The Internet is an amazing tool. In just ten minutes Tim found the name and a picture of the man who assaulted him. Now elderly, he was still in the ministry, serving as interim pastor of another church in the same state. “Son of a bitch,” Tim said aloud. With a trembling hand, he picked up the phone. The denominational leader at the other end of the line was kind and helpful. They had disciplinary procedures for dealing with such matters, he explained, and asked Tim to trust the process. Trust the process? That was asking a lot from someone whose trust had been betrayed, and by a church leader no less.

There were many more phone calls: to church employees, to denominational leaders, and to lawyers. Tim learned there had been at least one other victim. A man Tim’s same age had made an accusation against the minister years earlier. The denomination had investigated the allegation, but the whole thing was dropped at the request of the accuser’s family. Tim wanted to see the records of the investigation but was told they were destroyed when a fire broke out in a denominational office. (How convenient!) He asked to speak to the other man who claimed to have been a victim of abuse but the family refused to allow it. Still, just knowing that there was someone else out there who had reported abuse by the same man gave Tim confidence. He wasn’t crazy. He hadn’t made it up. But he thought about the boys who had grown up in that church. Tim was there only once and the pastor assaulted him. What about the kids who were there every Sunday? He started getting angry at the church leaders who knew about it . . . and did nothing.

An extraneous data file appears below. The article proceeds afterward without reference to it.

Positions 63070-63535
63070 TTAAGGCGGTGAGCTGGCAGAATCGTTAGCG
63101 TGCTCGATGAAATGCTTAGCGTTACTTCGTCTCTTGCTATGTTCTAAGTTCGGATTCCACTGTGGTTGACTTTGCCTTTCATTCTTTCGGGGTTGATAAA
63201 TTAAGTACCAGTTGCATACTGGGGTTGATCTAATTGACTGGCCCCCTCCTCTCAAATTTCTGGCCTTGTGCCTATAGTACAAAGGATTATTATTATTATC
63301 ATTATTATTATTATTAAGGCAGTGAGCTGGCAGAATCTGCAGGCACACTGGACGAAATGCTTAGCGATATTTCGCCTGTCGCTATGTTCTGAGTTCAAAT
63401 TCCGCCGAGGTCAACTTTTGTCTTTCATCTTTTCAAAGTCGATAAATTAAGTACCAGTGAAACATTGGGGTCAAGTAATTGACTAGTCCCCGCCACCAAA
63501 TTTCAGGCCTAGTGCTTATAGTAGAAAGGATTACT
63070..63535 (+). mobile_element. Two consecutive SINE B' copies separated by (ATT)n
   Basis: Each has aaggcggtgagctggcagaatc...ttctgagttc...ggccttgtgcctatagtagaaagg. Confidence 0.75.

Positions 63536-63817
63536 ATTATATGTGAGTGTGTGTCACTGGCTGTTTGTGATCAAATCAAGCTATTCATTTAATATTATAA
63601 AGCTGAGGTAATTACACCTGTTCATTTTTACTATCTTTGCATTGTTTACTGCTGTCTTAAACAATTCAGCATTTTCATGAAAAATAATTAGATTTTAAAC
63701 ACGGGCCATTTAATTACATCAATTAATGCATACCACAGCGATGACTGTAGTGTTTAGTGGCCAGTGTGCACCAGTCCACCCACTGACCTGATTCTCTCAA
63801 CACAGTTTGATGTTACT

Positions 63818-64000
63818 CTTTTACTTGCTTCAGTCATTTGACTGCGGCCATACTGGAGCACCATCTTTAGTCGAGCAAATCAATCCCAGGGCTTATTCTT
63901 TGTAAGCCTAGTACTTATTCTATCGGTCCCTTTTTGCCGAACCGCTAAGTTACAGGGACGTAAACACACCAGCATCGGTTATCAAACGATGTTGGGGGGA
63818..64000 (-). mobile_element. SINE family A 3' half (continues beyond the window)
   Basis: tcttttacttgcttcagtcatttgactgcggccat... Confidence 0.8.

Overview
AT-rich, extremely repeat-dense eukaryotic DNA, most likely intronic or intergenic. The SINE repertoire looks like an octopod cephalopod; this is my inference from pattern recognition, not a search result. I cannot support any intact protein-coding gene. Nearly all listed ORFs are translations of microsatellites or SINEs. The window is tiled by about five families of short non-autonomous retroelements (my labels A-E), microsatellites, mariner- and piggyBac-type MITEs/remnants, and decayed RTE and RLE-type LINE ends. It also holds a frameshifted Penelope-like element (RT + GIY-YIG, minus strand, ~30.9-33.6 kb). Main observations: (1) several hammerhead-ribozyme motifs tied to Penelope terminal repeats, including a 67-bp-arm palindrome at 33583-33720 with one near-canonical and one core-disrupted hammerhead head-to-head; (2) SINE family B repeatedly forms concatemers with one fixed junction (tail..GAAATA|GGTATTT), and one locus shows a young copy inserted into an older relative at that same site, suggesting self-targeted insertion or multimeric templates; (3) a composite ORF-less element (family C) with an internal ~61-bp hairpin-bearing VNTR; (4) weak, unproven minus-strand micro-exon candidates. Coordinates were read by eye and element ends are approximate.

Tim eventually faced his accuser in a mediation procedure. Everything was handled professionally by lawyers and trained mediators. There were advocates for both the accuser and the accused. In the end the man never admitted his guilt but his lame explanation for what happened that day twenty years earlier made the minister sound guilty as hell. He agreed to retire permanently not have any ministry in the future, which saved him and the denomination the public scandal of a church trial and possible defrocking. As part of the agreement, Tim signed a gag order promising not to go public with his accusation. That’s why this story is fiction.

Edmund Burke said, “All that is necessary for the triumph of evil is for good men to do nothing.” Is there something you need to do?